Philosophy and Argument in Late Vedānta: Śrī Harṣa’s Khaṇḍanakhaṇḍakhādya
ISBN/ASIN: 9789400998247,9789400998223 | 1978 | English | pdf | 275/305 pages | 18.5 Mb
Publisher: Springer Netherlands | Author: P. E. Granoff (auth.) | Edition: 1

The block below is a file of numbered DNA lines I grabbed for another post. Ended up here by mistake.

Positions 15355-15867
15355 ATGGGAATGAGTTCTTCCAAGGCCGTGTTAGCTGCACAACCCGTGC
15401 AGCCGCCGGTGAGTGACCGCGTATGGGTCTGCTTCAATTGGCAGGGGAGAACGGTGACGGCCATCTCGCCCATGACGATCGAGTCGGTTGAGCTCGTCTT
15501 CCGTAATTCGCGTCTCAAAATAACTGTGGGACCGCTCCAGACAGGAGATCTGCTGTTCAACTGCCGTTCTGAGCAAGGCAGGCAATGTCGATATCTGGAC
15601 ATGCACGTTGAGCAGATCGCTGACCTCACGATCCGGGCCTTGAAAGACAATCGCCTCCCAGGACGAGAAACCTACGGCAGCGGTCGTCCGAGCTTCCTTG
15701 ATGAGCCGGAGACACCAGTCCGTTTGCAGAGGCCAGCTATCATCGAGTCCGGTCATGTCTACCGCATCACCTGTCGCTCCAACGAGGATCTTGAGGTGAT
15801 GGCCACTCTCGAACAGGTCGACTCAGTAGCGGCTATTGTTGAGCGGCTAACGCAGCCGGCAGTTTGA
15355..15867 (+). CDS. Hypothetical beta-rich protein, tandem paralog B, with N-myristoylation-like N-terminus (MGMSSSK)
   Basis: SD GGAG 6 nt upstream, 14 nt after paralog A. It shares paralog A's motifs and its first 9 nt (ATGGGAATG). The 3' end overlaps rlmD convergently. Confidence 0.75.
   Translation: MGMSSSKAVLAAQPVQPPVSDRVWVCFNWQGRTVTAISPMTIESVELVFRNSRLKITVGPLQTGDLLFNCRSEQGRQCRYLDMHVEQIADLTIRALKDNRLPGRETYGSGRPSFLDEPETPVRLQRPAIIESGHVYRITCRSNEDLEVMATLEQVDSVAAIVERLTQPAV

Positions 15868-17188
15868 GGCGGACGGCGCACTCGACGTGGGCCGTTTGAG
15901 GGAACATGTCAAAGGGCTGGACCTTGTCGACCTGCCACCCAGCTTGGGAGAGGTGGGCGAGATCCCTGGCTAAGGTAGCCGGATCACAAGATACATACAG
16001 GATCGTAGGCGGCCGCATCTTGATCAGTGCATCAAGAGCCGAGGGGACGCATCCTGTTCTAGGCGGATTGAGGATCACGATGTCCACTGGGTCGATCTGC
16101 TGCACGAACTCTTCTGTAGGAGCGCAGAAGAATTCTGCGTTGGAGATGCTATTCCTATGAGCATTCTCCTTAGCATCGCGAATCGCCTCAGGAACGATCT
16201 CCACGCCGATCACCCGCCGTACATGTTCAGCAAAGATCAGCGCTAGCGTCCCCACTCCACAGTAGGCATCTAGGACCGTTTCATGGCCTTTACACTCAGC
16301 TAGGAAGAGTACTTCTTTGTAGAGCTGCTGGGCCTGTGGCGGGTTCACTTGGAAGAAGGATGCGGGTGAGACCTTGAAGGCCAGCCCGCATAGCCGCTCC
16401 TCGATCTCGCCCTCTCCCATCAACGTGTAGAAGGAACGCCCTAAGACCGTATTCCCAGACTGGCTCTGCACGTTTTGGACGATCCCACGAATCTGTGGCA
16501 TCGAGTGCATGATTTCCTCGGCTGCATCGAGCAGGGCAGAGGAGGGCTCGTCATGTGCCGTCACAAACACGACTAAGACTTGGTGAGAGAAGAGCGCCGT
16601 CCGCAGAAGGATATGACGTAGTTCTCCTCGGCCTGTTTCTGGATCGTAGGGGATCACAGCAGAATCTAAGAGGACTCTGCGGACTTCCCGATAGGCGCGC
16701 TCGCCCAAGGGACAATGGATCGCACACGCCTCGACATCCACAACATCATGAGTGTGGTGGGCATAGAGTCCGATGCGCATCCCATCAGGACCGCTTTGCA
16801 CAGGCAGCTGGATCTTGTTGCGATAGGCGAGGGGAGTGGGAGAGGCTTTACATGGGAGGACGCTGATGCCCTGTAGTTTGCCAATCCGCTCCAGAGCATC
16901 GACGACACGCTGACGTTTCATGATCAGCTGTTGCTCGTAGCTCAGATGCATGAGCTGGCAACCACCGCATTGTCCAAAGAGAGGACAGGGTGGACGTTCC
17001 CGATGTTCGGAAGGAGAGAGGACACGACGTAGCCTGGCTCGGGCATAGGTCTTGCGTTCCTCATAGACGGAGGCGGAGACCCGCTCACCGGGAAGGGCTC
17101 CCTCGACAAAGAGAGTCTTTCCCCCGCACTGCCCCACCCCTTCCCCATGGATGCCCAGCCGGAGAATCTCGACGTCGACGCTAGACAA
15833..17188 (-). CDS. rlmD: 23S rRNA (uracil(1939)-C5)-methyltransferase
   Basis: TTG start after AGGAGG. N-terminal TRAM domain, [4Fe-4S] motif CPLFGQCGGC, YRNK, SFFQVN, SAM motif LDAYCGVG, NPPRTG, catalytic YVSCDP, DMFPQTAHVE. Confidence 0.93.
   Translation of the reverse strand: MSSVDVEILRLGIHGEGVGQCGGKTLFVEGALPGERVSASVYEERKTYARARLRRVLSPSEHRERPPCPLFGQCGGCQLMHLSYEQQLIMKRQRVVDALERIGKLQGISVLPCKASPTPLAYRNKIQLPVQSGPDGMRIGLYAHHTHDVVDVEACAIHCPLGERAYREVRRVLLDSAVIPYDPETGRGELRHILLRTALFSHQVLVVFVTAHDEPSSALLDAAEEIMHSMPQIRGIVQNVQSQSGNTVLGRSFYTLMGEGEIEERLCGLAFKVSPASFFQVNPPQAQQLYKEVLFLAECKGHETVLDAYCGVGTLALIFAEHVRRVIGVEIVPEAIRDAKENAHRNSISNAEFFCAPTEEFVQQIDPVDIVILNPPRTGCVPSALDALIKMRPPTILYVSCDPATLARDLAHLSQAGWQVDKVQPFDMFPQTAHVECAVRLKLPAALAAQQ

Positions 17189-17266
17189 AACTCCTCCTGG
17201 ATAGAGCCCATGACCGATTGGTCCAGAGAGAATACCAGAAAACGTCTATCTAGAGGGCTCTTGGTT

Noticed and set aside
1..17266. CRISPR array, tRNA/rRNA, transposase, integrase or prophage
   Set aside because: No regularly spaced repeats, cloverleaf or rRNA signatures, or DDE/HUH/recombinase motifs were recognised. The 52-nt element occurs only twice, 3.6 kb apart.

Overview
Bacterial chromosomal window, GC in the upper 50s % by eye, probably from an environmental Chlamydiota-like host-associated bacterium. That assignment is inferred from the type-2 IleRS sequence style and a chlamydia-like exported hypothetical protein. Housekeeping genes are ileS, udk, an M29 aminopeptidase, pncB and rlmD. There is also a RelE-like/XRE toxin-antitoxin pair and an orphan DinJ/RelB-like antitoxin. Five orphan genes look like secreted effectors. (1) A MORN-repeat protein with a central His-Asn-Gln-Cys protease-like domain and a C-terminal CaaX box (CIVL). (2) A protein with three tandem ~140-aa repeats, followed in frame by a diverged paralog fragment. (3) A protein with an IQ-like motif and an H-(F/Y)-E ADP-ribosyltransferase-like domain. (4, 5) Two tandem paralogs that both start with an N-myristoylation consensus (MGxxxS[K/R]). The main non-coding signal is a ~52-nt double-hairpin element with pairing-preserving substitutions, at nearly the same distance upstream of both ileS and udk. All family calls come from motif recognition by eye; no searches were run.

Srihar~a is recognised as one of the greatest exponents of what is generally known as the Sarpkara school of Advaita Vedanta. The Advaita Vedanta of Sarpkara has been commented upon, explained, expounded and developed in its various ramifications by several generations of scholars, commentators and original thinkers for over a thousand years. Even today it is claimed to be one of the two traditional schools of Indian Philosophy which have survived and have modern adherents while most other schools have died of old age on Indian soil. The only other school that has survived is the Nyaya-Vaise~ika or what is now called the Navya-nyaya. Both Advaita Vedanta and Navya-nyaya have attracted the attention of modern scholars and philosophers (of both India and abroad), who are acquainted with Western philosophy and whose interest in the study of Indian philosophy has not simply been limited to the history of Indian thought or Indology. Modern exponents of Advaita Vedanta are numerous. With a few notable exceptions, however, most modern authors of Vedanta try to expound and modernise the Advaita system from either a speculative and personal point of view or from a superficial viewpoint of Kantian philosophy or Hegelian Absolutism. Such a method has seldom achieved the sophistication and respectability that is normally expected in the context of modern (chiefly western) philosophic activity.